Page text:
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Labour antisemitism allegations: Are left-wing Jewish party members being targeted?

By applying a fundamentally flawed definition of antisemitism, Labour appears to be rooting out anti-Zionist critics of Israel
Britain's main opposition Labour Party leader Keir Starmer speaks on the second day of the Scottish Labour Party Conference in Glasgow, Scotland on 5 March, 2022 (AFP)

British MP Neil Coyle was recently suspended from the Labour Party after he allegedly made racist comments to Henry Dyer, a Business Insider reporter, at a House of Commons bar. They were discussing Barry Gardiner, a Labour MP who received funds from a suspected Chinese spy, dubbed by Coyle as “Fu Manchu”.

The journalist challenged this racist trope, noting that he was British-Chinese, to which Coyle allegedly replied: “From how you look like, you’ve been giving renminbi [the Chinese currency] to Barry Gardiner.” As he left the bar, Dyer said he waved goodbye to Coyle, but the MP responded by sticking two fingers up at him. After Dyer reported this incident, Coyle was suspended from the party, pending an internal investigation. 

While apparently ignoring our complaints, Labour has rigorously investigated left-wing Jewish members on charges of antisemitism

Coyle, a mediocre politician with a reputation for oafish behaviour in bars, is of little interest to me. What concerns me is the Labour Party’s double standards on racism and its Kafkaesque disciplinary system for dealing with antisemitism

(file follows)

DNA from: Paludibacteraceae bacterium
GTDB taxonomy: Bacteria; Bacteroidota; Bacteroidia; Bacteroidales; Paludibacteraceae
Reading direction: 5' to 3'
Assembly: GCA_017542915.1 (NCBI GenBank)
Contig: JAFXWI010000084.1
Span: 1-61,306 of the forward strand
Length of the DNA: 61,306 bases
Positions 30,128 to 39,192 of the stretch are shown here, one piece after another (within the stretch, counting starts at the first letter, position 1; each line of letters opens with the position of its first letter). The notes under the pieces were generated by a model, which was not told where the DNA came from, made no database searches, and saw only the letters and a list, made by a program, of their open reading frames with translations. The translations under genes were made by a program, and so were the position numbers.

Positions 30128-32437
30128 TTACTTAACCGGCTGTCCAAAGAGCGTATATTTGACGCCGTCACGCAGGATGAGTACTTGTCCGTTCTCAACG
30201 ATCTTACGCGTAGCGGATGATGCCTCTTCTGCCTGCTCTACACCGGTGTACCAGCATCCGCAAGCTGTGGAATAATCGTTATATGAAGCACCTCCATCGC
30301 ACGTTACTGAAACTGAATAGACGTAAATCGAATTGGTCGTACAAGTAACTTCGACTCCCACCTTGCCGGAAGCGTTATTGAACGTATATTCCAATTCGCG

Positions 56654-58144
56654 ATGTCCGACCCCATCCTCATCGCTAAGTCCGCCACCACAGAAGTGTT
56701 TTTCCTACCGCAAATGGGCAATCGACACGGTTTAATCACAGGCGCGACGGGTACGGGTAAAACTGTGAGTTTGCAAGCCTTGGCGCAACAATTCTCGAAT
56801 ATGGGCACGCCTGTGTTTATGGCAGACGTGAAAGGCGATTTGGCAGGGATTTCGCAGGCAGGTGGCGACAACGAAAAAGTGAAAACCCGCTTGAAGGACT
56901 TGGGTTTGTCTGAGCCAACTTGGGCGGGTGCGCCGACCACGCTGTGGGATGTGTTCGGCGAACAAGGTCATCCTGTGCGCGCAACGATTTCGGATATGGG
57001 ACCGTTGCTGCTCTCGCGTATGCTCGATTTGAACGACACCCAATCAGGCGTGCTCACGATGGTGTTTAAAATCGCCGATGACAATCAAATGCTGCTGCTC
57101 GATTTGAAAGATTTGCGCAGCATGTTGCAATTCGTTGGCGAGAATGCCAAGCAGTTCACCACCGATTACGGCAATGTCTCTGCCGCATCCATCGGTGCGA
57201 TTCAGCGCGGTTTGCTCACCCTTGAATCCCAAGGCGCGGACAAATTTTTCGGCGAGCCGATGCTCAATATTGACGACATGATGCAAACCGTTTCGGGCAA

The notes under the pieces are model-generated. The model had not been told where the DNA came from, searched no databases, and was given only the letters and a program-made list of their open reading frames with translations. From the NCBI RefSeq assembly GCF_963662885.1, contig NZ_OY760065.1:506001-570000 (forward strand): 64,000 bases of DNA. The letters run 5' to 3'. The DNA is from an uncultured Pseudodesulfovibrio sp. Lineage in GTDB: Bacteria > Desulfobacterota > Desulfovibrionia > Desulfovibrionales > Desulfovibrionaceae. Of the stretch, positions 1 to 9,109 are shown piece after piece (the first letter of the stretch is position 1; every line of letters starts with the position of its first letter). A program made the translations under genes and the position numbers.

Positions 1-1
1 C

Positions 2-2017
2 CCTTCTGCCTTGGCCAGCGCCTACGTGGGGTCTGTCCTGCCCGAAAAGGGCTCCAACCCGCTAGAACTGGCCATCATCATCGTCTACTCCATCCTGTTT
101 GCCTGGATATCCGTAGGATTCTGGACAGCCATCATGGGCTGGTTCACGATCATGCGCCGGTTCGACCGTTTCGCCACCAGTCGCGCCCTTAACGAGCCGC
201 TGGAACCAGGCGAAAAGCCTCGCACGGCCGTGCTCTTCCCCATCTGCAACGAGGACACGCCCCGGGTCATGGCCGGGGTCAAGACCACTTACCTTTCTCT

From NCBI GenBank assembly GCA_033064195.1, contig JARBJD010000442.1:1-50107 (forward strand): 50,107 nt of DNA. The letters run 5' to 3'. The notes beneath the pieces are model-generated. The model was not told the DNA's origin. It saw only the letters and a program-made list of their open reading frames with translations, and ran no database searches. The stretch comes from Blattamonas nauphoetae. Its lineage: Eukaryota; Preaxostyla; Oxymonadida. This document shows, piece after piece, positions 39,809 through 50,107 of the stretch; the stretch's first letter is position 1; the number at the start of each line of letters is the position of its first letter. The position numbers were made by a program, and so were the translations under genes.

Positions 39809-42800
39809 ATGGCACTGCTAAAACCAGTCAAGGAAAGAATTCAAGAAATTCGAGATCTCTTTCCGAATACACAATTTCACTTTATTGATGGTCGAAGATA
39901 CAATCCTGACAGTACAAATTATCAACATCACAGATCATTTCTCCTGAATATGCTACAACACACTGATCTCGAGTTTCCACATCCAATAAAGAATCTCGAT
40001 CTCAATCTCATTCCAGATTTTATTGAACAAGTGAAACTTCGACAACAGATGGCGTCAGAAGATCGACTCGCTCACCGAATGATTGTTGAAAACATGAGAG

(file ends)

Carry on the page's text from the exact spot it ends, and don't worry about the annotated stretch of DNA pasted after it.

The speed with which Labour rightly acted to investigate Coyle’s alleged remarks to Dyer stands in sharp contrast to its stonewalling on allegations of antisemitism against the very same MP. In July 2021, Coyle publicly attacked Jewish Voice for Labour (JVL), which represents Jewish members of the party - many of whom are allies of former leader Jeremy Corbyn and critics of Israel.

Responding to a report that Labour leader Keir Starmer was set to expel 1,000 “far left Labour members” in four “poisonous” groups, Coyle tweeted: “Not far enough. JVL should be gone too. And other outright Communists who have their own political party/ies they can ruin.”

'Shocking to hear'

Along with lawyers Sir Geoffrey Bindman and Harold Immanuel, both long-standing Labour members, I formally complained to the party in September 2021 about Coyle’s outburst.

British Labour MP Neil Coyle speaks to the media in London in 2015 (AFP)
British Labour MP Neil Coyle speaks to the media in London in 2015 (AFP)

“I am a Jewish member of the Labour Party and also a member of JVL. I am most definitely not a Communist and I do not have another party,” I noted in my complaint. “Mr Coyle’s call for the mass expulsion of all JVL members from the Labour Party is unmistakably, crudely, and disgustingly antisemitic. By calling me and my JVL colleagues ‘outright Communist’, Mr Coyle adds insult to injury. This is the kind of thing that was said about Jews in Nazi Germany. It is shocking to hear it in this day and age and in the Labour Party of all places.”